I’ve made a big mistake

It’s Lent, the season during which Christians prepare for the death and resurrection of Jesus by choosing to fast from something or, in more recent years, adding a spiritual practice to their days. I’ve tried to elevate my Lenten sacrifice from the giving up of chocolate that was my default in my younger years. This year, I chose to give up Facebook and Twitter for the duration of Lent. And I’m feeling like it was a BIG. MISTAKE.

My motivation was a recognition that I was spending an inordinate amount of time on the two social media sites, that all the time spent on those sites was drawing me into judgement, snarkiness and sometimes anger over things that really weren’t mine to be angry about, and that I was seeking approval from the people who responded to my posts — “do they like me?”.

All of those seem like good reasons to take a social media hiatus, and I still believe they are. However, what I didn’t really count on is how much I would miss the connection with the people who’ve become regulars in my little internet bubble. As crazy as it sounds, there are some people who I only interact with on social media who I absolutely consider friends. This Lenten sacrifice of mine has cut me off from those people.

I also didn’t consider how much I use social media as a crowd sourcing platform for life’s common questions, like “how much should it cost to replace a car’s back windshield” or “what’s the best way to cook a rump roast?” And to answer the obvious question, yes, of course I could Google those things, but it’s so much nicer to hear from friend or two or 17.

Despite the fact that I am pretty sure that I made a big mistake giving up Facebook and Twitter, I’m not giving up giving up. I think there are things I can — and need to — learn and do. I want to get back in touch with my own thoughts and feelings outside of the influence of whether or not other people agree. I’m feeling drawn to creativity, which I’ve let be squelched by mindless scrolling through newsfeeds.

There’s a big world out there and I’m hoping to find it again. And when I do, boy will that make a great story to tell on Facebook.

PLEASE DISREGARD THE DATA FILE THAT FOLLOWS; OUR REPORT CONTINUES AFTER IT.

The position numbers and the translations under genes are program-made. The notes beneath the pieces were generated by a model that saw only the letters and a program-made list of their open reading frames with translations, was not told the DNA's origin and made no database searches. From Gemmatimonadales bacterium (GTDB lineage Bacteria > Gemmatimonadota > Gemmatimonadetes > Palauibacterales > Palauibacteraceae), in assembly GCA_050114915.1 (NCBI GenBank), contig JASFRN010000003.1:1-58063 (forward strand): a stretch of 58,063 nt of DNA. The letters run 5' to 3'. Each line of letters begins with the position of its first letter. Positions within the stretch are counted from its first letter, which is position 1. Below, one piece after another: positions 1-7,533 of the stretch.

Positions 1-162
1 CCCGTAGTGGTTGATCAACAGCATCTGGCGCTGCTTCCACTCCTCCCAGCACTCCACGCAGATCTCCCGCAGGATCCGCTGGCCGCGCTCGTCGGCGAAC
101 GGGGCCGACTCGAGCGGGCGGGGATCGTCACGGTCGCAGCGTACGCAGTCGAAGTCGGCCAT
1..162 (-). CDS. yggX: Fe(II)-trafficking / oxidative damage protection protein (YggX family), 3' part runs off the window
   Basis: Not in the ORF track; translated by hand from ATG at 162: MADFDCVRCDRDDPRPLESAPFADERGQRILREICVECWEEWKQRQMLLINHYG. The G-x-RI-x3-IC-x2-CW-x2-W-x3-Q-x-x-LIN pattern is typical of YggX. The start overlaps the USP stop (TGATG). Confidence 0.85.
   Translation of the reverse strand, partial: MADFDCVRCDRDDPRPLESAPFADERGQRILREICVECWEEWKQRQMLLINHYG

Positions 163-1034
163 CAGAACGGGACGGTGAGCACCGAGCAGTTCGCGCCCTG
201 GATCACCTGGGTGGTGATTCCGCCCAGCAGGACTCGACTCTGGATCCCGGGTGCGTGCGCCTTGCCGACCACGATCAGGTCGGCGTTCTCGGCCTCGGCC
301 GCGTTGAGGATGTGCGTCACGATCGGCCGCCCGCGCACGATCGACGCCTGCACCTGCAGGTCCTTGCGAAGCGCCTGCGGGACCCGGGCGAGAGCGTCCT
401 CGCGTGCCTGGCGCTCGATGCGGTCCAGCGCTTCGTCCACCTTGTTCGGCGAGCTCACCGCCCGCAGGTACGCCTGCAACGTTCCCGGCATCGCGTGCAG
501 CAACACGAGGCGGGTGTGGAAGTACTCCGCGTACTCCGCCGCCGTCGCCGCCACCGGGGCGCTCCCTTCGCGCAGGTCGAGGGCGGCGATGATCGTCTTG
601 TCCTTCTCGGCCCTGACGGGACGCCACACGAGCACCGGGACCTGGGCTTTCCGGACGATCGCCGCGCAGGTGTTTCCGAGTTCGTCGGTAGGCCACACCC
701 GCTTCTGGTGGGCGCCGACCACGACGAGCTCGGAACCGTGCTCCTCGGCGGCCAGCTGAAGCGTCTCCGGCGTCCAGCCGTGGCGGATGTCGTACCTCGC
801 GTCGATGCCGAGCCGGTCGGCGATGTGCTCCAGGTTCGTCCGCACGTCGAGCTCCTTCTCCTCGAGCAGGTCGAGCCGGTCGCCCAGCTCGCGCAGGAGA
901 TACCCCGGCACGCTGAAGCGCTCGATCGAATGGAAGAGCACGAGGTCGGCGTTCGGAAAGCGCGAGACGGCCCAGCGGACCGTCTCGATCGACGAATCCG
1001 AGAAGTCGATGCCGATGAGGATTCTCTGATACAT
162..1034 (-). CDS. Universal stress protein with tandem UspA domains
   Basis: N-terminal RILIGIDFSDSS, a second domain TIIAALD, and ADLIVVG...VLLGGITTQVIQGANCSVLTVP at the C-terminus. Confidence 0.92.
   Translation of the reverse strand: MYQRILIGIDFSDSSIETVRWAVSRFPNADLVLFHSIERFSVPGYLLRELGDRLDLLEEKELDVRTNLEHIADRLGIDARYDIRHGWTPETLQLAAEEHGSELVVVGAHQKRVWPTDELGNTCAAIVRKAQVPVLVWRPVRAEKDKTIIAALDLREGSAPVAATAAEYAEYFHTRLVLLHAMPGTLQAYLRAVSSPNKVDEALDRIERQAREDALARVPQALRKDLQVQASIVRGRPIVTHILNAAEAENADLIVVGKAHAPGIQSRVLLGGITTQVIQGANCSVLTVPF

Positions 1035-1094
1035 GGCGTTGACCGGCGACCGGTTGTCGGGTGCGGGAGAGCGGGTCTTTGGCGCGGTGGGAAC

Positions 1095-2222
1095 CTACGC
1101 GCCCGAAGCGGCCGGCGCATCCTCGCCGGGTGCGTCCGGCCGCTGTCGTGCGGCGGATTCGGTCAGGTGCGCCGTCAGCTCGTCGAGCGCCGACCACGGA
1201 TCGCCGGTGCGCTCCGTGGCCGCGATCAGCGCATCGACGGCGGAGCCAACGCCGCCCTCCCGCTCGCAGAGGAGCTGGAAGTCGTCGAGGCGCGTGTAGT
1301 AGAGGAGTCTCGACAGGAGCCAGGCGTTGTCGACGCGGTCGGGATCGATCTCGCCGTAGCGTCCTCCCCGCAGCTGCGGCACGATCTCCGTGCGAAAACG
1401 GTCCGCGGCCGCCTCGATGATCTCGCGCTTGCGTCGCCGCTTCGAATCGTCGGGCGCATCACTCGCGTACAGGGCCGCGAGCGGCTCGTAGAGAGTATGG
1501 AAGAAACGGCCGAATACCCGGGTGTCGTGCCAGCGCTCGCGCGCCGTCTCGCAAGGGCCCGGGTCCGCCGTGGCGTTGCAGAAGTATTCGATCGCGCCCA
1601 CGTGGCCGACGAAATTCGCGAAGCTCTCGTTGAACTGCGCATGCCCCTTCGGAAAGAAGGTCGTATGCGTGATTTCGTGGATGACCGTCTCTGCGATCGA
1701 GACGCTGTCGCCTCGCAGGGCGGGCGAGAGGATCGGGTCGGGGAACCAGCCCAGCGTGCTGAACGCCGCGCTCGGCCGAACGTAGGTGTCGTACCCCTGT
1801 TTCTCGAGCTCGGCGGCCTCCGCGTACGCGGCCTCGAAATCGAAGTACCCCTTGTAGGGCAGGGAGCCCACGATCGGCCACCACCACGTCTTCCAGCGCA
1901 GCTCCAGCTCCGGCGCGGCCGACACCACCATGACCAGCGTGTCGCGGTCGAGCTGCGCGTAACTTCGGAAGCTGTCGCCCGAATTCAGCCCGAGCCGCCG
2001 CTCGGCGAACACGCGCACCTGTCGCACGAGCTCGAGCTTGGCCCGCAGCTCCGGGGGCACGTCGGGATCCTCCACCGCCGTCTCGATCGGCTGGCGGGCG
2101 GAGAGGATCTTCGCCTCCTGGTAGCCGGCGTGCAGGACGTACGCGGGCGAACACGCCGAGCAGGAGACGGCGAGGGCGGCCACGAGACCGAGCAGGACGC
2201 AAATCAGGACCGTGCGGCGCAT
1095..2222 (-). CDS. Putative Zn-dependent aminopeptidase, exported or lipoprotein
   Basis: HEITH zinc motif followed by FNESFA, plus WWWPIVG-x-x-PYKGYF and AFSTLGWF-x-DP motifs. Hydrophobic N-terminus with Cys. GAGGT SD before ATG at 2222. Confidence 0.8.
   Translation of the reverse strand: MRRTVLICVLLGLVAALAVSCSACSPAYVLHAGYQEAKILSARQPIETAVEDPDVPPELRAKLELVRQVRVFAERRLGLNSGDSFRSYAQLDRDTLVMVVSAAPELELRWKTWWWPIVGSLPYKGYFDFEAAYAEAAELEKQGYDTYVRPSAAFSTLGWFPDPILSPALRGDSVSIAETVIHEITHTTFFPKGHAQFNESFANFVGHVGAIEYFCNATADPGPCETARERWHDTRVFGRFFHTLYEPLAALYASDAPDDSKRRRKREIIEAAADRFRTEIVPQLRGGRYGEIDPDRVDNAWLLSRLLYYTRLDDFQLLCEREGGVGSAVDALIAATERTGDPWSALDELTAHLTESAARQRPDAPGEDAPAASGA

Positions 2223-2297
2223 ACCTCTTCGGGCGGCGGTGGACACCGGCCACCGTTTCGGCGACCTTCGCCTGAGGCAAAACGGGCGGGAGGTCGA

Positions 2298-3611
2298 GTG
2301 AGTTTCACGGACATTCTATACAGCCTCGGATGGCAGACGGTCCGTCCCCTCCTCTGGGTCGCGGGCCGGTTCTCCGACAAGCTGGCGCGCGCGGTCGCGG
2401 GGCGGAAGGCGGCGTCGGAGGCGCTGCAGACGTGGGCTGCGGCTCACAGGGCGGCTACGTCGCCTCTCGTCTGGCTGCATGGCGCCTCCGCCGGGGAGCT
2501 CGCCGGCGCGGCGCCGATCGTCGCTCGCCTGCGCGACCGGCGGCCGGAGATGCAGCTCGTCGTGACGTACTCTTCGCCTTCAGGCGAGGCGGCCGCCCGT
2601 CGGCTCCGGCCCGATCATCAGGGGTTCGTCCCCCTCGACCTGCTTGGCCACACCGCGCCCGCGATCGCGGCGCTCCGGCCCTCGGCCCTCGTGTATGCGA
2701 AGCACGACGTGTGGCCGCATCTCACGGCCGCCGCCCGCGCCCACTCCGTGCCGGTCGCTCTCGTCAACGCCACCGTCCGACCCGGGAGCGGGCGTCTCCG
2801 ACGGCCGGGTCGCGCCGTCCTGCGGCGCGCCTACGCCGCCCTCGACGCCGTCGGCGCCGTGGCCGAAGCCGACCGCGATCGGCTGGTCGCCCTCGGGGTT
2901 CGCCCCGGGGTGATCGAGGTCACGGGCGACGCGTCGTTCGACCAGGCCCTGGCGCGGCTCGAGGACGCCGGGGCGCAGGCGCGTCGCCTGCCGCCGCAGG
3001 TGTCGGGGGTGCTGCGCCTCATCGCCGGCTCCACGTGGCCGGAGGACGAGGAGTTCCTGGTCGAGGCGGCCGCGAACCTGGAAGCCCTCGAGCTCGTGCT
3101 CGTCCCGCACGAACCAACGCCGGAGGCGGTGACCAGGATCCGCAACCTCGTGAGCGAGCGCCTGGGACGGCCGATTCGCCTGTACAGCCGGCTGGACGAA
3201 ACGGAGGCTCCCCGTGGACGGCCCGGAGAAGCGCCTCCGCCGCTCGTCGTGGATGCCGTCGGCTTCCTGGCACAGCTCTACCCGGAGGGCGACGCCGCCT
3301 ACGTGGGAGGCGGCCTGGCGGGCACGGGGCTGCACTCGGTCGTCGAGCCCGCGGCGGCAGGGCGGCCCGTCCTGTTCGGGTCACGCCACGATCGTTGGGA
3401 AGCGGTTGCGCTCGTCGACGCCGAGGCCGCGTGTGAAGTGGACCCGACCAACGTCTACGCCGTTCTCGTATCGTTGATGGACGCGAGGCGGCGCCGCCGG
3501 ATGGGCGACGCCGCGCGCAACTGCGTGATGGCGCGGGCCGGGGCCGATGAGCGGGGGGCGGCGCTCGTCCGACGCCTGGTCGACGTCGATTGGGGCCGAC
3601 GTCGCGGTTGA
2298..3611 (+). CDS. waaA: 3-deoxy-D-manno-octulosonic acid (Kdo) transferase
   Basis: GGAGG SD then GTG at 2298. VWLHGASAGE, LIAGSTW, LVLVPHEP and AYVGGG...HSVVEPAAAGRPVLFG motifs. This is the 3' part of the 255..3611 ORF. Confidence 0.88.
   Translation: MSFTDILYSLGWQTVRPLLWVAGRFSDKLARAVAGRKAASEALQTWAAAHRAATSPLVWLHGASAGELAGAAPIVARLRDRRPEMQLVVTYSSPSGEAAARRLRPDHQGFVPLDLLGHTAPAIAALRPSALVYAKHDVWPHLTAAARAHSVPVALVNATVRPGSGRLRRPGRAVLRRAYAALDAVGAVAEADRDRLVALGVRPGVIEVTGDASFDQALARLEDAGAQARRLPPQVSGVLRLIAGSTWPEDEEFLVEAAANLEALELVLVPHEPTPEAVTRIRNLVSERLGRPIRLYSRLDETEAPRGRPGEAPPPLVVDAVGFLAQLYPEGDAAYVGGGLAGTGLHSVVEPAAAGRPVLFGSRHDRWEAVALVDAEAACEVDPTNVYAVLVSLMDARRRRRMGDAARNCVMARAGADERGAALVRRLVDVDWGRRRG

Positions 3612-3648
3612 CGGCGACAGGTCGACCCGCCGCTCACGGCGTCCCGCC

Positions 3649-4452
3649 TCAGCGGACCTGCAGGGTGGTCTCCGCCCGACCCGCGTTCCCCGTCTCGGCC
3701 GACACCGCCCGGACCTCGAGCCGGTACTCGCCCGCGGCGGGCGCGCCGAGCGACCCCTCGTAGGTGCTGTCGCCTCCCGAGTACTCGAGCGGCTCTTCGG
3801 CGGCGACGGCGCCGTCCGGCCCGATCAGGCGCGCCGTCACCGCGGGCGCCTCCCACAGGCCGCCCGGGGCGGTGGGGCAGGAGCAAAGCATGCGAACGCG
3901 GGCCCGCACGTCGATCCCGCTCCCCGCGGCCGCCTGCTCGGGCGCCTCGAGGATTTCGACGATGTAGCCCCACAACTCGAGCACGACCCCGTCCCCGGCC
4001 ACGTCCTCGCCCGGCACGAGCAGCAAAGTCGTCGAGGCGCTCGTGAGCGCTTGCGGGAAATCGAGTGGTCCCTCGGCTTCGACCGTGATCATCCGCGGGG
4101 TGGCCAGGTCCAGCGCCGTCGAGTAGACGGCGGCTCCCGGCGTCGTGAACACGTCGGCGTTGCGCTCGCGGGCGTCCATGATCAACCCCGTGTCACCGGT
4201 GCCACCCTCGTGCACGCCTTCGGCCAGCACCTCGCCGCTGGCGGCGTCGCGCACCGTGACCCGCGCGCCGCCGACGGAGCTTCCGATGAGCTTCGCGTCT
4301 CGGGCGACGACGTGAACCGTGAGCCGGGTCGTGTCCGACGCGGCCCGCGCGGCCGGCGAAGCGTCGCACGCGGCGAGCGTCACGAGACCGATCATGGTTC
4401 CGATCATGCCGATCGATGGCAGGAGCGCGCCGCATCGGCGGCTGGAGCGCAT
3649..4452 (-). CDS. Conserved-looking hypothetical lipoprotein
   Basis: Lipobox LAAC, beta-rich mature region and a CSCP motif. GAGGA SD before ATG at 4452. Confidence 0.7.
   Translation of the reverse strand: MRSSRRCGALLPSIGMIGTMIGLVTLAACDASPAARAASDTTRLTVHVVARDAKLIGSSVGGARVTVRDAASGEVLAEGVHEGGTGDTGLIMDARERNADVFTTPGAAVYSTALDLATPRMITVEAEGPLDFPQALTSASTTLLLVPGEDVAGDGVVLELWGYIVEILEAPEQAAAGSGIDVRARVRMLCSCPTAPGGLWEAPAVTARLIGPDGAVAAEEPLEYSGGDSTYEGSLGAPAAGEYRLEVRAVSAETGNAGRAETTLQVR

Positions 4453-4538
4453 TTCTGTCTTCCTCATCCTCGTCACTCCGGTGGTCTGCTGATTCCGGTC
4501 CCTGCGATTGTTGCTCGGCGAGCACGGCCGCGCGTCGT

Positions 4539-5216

A good laugh

Today I was challenged to write about a moment experienced through the perspective of my body. I decided to write about a good laugh.

A good laugh starts in my lungs with an inhale and then a stuttered, vocal exhale. My mouth turns up and my eyes narrow. Soon, I feel my stomach tighten as the breaths — inhale, exhale, get faster and deeper. My eyes fill with tears and my cheeks stretch toward my ears. My body begins to fold over as water streams down my face. I straighten up, trying to breathe, anxious for the oxygen, but not wanting the moment to pass.

It was an interesting exercise, to think about what my body does during something as simple as a laugh. Think about it. What moment would you describe, using only the experience of your body?

Do you know how you feel?

Last week a co-worker said to me, “You must be really stressed.”

Her comment took me by surprise. “Why?,” I asked.

“Because you’ve been talking to yourself a lot. You do that when you’re stressed.”

I stopped to think for a minute and she was right. I was feeling stressed. But I was so hyper-focused on the tasks of the week — including getting two kids ready to head out to college and one set for his first day of high school, I hadn’t taken any time to consider how I was feeling about it. All I knew was I had a to-do list a mile long (two of them, in fact — one at work and one at home) and I was chiefly concerned with ticking off  the boxes.

Since then, I’ve been trying to pay attention to how I’m feeling about situations and experiences. Those feelings have included:

Frustration — on several occasions, including when I’d spent more than an hour building a webpage at work, only to have the computer spontaneously shut down, causing me to lose an hour’s worth of work.

Exhaustion — moving two kids into college in two days will do that to you.

Conflict (Confliction? I’m not sure that’s a word) — As a lifelong Catholic, I’m feeling conflicted about my religion given several recent stories in the news.

Sadness — the first time I pulled up to our house and it did not look like a used car lot because there were only two cars there, not the four that had been parked out front all summer

Gratitude — For several things, a flexible work environment, the ability to provide our kids with education, a body that can move (mostly) freely

Exasperation — I love my daughter Annie but by the time she went to school, we were both very ready.

Fear — when my son Charlie told me he is going to his first college party and working with my other son to get himself organized for high school

As I look over this list, I’m surprised to see that happiness and joy didn’t make the list. Surely, I’ve felt both of those things in the past week. I’ve had periods of my life where happiness and joy went on long sabbaticals. This is not one of those times. I think I need to pay more attention to when those make an appearance and be grateful for them.

Are you aware of your feelings as you are having them? Or do you just march through your days ticking off the boxes?